A Saudi woman who dared to drive: Manal al-Sharif


There’s no actual law against women driving in Saudi Arabia. But it’s forbidden. Manal al-Sharif decided to encourage women to drive by doing so — and filming herself for YouTube. Hear her story of what happened next.


About Women’s rights activist Manal al-Sharif

Manal al-Sharif is a women’s rights activist from Saudi Arabia who helped start a women’s right to drive campaign in 2011. A women’s rights activist who had previously filmed herself driving, Wajeha al-Huwaider, filmed al-Sharif driving a car as part of the campaign. The video was posted on YouTube and Facebook.

Al-Sharif was detained and released on 21 May and rearrested the following day. On 30 May, al-Sharif was released on bail, on the conditions of returning for questioning if requested, not driving and not talking to the media. The New York Times and Associated Press associated the women’s driving campaign with the wider pattern of the Arab Spring and the long duration of al-Sharif’s detention with Saudi authorities’ fear of protests.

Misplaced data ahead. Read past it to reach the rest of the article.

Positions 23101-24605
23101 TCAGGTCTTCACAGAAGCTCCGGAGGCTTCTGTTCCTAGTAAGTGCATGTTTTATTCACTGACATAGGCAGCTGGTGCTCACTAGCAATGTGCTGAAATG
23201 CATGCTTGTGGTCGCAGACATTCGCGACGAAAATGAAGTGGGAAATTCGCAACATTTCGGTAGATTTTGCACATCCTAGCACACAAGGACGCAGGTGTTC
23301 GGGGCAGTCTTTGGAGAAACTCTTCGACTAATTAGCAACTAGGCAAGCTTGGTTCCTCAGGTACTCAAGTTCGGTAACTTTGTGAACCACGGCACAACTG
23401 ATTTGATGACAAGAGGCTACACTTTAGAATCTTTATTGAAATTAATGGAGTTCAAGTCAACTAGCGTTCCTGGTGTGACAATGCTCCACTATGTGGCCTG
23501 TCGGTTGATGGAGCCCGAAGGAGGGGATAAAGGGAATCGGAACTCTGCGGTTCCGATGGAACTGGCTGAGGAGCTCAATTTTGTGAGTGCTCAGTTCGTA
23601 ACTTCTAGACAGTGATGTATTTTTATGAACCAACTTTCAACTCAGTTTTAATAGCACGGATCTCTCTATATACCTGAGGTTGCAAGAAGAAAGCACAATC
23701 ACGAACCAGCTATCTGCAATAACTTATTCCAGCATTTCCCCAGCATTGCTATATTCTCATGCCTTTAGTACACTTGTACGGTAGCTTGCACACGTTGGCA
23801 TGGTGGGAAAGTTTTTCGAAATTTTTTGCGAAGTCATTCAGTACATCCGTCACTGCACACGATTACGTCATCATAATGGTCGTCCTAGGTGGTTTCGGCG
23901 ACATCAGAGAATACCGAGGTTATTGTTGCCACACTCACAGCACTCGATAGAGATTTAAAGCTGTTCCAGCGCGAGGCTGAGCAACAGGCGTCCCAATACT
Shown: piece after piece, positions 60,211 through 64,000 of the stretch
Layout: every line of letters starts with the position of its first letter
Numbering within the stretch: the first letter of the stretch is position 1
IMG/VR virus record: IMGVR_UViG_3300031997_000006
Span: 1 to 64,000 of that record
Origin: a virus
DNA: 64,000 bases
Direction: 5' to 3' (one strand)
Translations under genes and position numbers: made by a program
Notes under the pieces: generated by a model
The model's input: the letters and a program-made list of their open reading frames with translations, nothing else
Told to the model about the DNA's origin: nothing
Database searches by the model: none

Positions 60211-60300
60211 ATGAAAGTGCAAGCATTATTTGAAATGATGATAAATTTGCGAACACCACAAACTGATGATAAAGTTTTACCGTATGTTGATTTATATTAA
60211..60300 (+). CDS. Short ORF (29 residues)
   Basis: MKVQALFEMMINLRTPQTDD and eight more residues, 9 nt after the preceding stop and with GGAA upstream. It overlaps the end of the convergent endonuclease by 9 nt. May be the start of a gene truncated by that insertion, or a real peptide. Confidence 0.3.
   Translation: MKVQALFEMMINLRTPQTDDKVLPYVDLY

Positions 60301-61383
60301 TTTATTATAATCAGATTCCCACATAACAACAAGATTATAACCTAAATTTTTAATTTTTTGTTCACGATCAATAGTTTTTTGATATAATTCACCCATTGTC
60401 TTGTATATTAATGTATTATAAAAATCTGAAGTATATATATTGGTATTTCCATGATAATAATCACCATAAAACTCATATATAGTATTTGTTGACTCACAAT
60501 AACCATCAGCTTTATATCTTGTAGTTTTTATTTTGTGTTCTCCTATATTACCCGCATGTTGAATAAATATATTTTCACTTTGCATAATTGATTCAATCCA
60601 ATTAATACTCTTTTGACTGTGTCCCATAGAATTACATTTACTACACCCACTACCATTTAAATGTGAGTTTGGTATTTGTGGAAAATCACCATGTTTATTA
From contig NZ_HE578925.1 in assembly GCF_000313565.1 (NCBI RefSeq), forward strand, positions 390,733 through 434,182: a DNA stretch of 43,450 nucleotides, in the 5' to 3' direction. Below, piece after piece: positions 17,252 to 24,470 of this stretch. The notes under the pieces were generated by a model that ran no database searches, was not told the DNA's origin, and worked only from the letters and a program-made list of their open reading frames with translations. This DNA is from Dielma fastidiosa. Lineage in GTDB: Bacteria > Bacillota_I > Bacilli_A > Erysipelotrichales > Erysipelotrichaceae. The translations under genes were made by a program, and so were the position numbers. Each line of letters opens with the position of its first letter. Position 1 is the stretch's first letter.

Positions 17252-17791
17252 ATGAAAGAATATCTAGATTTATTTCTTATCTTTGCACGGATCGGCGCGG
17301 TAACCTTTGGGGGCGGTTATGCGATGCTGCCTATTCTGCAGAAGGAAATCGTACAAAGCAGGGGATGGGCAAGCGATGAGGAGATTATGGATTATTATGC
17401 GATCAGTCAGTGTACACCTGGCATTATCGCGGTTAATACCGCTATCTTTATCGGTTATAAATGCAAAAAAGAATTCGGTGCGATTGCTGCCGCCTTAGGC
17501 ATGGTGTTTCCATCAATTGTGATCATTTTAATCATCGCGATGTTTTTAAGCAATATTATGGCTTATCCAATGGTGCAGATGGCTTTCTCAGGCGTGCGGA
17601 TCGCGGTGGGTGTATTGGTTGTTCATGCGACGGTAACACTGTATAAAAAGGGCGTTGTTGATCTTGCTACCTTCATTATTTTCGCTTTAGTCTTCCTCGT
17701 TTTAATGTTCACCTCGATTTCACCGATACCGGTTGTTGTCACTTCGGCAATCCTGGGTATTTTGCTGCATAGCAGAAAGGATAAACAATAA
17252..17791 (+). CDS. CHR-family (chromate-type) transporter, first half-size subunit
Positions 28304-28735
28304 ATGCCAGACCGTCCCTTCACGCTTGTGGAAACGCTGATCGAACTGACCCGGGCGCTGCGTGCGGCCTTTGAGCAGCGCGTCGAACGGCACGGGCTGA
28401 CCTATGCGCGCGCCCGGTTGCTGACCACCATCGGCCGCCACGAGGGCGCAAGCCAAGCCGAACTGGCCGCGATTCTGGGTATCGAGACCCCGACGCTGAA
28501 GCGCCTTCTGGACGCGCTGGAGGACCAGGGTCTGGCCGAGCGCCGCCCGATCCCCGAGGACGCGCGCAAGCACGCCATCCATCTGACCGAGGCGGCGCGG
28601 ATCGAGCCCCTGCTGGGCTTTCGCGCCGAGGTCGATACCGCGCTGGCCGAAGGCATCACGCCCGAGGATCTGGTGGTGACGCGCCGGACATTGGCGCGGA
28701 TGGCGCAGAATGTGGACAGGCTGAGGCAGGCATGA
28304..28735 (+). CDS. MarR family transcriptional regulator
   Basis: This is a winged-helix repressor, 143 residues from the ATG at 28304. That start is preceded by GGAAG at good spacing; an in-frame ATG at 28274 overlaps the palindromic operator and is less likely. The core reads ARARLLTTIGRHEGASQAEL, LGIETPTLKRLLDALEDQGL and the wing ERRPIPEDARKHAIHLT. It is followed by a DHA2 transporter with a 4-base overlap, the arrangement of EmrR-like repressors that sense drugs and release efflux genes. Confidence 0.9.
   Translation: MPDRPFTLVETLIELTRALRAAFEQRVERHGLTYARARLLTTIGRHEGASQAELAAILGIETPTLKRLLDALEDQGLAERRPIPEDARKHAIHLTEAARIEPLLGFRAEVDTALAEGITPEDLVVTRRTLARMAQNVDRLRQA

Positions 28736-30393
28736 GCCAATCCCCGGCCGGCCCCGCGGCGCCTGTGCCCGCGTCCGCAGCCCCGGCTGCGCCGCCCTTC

Why you should listen
In May 2011, Manal al-Sharif filmed herself driving a car in Saudi Arabia, where women are prohibited from driving. She posted the video on YouTube, called on women to participate in a Women2Drive campaign on June 17 of that year, and attracted 12,000 fans to a Facebook page she’d collaborated on called Teach Me How to Drive So I Can Protect Myself. During a second turn at the wheel, she was arrested. Nine days — and a groundswell of protest — later she was released from jail.

Al-Sharif, an information technology consultant, remains active in the women right’s movement. She has broadened her campaign to focus on guardianship annulment and family protection as well as driving rights, and has founded several groups throughout Saudi Arabia with the title “My rights, my dignity.”

What others say
“Manal al-Sharif is following in a long tradition of women activists around the world who have put themselves on the line to expose and challenge discriminatory laws and policies.” — Malcolm Smart, Amnesty International News

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